Quick GPX Viewing In A Google Maps Interface With GPXViewer

It’s nothing fancy, but Zonum’s GPXViewer website lets you upload a GPX file (points and tracks), and then quickly plots it in a Google Maps interface:


No editing, export or additional info in this app, just display; but Zonums has other web apps like Digipoint and MapTool for that.

Put Custom Startup Graphics On Your Garmin GPSr Unit

Art writes about his programs Garmin 60CSx Whiz, Garmin Colorado Whiz and Garmin Oregon Whiz, which modify the firmware on a Garmin GPSMap unit to display a custom startup image and other alternate graphics. 60CSx-supported units include:

  • Garmin 60Cx
  • Garmin 60CSx
  • Garmin 76Sx
  • Garmin 76CSx

The interface looks straightforward enough (graphics from the program website):

60CSxWhiz_Art colwhiz Oregon_Whiz

Sample graphic images are provided for the 60CSx whiz, but you can also use your own (love the kookaburra):


And apparently they do what they’re supposed to:


I say “apparently” because I’m too chicken to try it out, even though Art has a pretty solid hack programming resume. But if any braver souls want to give it a try and post their results in the comment section, have at it!

Open Source .Net Control For Map Display

I’m not a .Net programmer (I’m still stuck in the primordial ooze that is VB6), but if you are, you might want to check out GMap.Net, a free and open source .Net control for embedding online map services in Windows applications. You have the option of displaying maps from Google, Yahoo, OpenStreetMap, Bing or ArcGIS, with tile cacheing an option for faster performance. Several demo apps are available to show what you can do:


One quick tip: right-click and drag to pan the map (took me a while to figure that one out).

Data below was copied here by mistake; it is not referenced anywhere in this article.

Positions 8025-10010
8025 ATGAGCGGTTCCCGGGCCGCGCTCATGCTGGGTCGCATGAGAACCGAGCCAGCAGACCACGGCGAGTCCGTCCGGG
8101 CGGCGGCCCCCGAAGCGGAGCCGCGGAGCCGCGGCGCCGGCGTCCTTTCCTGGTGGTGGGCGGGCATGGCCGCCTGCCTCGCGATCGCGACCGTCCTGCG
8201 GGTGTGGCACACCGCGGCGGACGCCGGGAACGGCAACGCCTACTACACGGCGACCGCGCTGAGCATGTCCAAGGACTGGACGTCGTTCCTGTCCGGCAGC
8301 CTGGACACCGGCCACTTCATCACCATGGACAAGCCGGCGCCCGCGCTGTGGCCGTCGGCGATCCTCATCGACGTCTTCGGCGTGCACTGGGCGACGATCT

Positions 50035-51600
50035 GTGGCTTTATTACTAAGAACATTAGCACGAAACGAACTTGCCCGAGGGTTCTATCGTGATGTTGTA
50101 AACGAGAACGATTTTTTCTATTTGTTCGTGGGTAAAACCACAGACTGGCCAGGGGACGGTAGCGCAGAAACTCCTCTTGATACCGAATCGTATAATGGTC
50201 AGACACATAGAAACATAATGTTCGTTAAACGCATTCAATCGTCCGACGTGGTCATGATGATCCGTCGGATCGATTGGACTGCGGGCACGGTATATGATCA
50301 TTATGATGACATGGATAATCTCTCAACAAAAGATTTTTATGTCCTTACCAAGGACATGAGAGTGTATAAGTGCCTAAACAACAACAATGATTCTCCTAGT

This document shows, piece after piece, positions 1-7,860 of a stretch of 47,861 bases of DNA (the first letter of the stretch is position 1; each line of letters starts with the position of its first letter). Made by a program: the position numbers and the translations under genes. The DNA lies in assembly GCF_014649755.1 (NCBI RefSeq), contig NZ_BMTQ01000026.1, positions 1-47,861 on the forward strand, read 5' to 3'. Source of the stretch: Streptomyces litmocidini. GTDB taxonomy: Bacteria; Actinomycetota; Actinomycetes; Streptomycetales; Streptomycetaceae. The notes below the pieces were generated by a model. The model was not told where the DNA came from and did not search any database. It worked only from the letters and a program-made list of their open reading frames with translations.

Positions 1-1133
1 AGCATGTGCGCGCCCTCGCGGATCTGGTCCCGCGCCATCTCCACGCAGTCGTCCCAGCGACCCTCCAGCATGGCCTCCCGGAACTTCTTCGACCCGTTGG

Get A Point Position With GetLatLon

GetLatLon pretty much does exactly what its name implies – gives you the latitude/longitude of a point in a Google Maps interface. A crosshair at the center of the display marks the position for which coordinates are given at the bottom:


Digipoint can perform the same function, plus many more, but if all you need is a coordinate position, GetLatLon has a stripped-down simplicity that makes it easier to use. Just keep in mind that coordinate positions in Google Maps can be tens of meters off from the true position (see here and here).

Via Download Squad.

Embeddable US Demographics Map

As a demo of the ArcGIS API for Flex, ESRI has a new page that lets you create an embeddable/shareable map of demographic data by US county. Only seven datasets available now:

  • Median Household Income
  • Population Change 2000-2009
  • Population Density (per sq. mile)
  • Median Home Value
  • Unemployment Rate
  • Average Household Size
  • Median Age

Map creation is trivially easy – select the demographic dataset from a dropdown, zoom the map to the desired extents, set a map size in pixels, and you’re done; links to a map with your parameters, and code for an embeddable map, are generated automatically. Here’s an embedded map, scrollable and zoomable; unemployment rate is the defaultdataset, but you can choose other sets with the dropdown menu at upper right:

More datasets would be nice, as would control over colors and ranges …

Via GIS And Science.